Voting is one of the most fundamental rights given to American citizens, however, once you've been convicted of a felony, whether or not that right will be restored to you is up to the state that you reside in. The laws for Hawaii include: If You Have Been Charged In Hawaii you maintain your right […]

Dealing with a Drug Addict: How I Started Letting Go

If you are dealing with an addict in your life, you already know that you won't be able to keep it up forever. There will come a point where you will need to reclaim your life and get back among the living. Years ago, I began taking gradual steps toward letting go and by the […]

Consequences of Introducing Contraband

It might be tempting to bring your inmate something from the outside, but doing so can have very serious consequences. If your inmate asks you to bring something illegal into the facility, he or she is not thinking clearly, therefore, it is up to you to be strong and not get the both of you […]

Should I Tell My Kids I am an Addict?

If your children are over the age of six or seven they should be told if you are addicted to drugs. Children aren't stupid, and no matter how much you think you are keeping the big secret, they know something is wrong. Their imagination is going to run wild until you give them some information. […]

Getting a Felon's Voting Rights Restored in Michigan

Voting is one of the most fundamental rights given to American citizens, however, once convicted of a felony, whether or not that right will be restored to you is up to the state that you reside in. The laws for Michigan include: Pending Cases If you are charged with a crime, but have not yet […]

Finding Employment After Prison

Many companies will not interview a felon, much less hire one. While this is true and it can make life on the outside difficult, finding employment after prison can be done if you take the right steps. Career Centers Goodwill has set up a nationwide career center program to help underemployed and unemployed people and […]

Coordinating Inmate Visitation To Minimize Conflicts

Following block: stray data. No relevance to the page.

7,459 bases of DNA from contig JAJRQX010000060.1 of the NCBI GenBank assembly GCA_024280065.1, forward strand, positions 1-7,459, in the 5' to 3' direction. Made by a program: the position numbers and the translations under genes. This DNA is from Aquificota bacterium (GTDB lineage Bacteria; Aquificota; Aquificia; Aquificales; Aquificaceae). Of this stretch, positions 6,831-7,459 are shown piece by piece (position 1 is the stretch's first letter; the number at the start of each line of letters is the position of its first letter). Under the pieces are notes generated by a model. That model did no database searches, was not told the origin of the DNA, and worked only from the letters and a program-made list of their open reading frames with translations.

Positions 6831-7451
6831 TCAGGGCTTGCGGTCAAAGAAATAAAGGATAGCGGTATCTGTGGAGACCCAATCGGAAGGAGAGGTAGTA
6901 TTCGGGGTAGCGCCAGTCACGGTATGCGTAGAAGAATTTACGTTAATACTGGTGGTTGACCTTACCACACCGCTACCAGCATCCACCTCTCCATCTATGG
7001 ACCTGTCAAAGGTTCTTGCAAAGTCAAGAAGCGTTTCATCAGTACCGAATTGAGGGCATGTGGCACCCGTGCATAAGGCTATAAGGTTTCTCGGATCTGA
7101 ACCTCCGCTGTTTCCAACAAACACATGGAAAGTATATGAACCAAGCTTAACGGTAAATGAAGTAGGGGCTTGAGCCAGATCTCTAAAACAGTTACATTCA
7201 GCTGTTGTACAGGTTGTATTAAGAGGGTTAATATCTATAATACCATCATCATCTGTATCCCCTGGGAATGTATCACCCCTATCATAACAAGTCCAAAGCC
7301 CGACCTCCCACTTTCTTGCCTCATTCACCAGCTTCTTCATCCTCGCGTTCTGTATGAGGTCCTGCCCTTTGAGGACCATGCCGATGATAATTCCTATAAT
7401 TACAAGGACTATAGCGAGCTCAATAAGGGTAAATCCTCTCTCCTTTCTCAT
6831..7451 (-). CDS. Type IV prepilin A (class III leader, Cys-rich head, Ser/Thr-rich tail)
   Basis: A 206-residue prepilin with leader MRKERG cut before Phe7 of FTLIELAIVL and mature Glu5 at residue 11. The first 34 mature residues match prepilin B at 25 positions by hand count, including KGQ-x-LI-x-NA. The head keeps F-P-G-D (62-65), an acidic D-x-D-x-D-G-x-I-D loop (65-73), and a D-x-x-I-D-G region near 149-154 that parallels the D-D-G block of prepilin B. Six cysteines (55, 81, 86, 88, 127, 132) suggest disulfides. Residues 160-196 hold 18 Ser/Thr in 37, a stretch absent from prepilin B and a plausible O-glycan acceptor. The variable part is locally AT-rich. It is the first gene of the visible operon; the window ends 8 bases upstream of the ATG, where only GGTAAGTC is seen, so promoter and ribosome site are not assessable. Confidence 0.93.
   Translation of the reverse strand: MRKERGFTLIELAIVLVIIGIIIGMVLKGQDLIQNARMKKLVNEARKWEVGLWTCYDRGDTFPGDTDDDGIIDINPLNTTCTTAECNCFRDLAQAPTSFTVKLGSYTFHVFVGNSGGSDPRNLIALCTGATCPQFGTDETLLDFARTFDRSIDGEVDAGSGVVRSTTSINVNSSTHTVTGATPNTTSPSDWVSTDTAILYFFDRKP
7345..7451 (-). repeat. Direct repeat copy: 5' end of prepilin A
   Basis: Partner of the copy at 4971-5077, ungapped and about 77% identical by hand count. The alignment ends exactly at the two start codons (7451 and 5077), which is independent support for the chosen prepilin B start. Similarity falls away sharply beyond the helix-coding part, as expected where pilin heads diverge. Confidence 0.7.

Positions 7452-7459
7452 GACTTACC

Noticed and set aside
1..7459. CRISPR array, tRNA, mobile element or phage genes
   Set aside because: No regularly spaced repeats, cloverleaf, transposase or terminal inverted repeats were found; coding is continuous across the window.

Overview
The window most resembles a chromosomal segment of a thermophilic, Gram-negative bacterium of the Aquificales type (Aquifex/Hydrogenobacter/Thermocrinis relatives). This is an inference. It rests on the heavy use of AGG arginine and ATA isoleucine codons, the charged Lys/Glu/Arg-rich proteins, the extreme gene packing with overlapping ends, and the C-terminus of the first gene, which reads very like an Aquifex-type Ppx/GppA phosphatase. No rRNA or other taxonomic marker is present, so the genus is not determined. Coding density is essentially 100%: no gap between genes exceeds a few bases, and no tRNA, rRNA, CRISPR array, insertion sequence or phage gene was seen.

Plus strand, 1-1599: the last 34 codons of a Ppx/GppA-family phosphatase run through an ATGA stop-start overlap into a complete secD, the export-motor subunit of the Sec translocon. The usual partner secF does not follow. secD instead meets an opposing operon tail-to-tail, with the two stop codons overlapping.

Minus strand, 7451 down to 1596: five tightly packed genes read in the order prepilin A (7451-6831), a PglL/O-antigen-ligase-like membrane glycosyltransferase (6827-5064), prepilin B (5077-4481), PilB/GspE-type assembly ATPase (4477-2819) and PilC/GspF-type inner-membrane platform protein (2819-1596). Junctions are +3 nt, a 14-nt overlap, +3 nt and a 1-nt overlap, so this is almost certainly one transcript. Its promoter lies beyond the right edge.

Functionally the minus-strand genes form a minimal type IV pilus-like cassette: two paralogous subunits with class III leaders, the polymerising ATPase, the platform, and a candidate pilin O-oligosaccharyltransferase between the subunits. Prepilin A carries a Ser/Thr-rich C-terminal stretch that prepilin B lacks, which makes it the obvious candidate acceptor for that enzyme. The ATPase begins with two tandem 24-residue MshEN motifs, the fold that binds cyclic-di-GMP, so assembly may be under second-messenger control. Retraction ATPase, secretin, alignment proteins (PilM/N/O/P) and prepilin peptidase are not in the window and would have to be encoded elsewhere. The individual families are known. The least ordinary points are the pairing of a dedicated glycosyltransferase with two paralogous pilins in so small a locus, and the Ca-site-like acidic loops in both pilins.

Most jails allow three to five visitors to see an inmate at the same time. Problems can come about when too many people want to be there simultaneously. Managing the visitation schedule will reduce stress and insure that your inmate gets to see everyone. Check Visitation Rules Some jails will allow people to split visits […]

Can a Deported Immigrant Get Back Into the U.S.?

Typically, once an immigrant is expelled from America, he is not allowed back into the country for any reason before a specific amount of time has passed, but in some instances he will be allowed to come back early if he successfully completes the Hardship Waiver process. What is a Hardship Waiver? A hardship waiver […]

The Truth about Prison Phone Calls

Your inmate needs to stay connected to friends and family. While lots of information can be shared on the phone, precautions must be taken so that everyone involved can avoid having future problems. Phone Calls are Recorded If your inmate wants to discuss the case with you by phone, use extreme caution going forward. The […]

Inmate Care Packages and How They Work

If your inmate is incarcerated in a jail that offers a care package program, you can have some fun surprising your inmate from time to time with a box full of things that you've personally selected for him or her. The Basics Inmate care packages are boxes or bags that are pre-filled with items from […]

Are Penalties Stiffer For Selling Drugs in a Drug-Free School Zone?

Being accused of dealing drugs or having enough in your possession for resale is a serious situation, but many states have also implemented additional penalties for drug situations near a school. Each state sets its own rules about this, but in most cases it is a higher grade of felony with longer sentences. What is […]

Can a Felon Possess a Gun In Colorado?

Colorado law allows certain convicted felons to own or possess guns. Federal law still makes it a crime to do so, and in some cases the feds have pursued prosecution of those who possess guns in states that allow it. Only an attorney should advise you on this matter but the basics of Colorado's laws […]

Bio-chemical treatment for Alcohol Addiction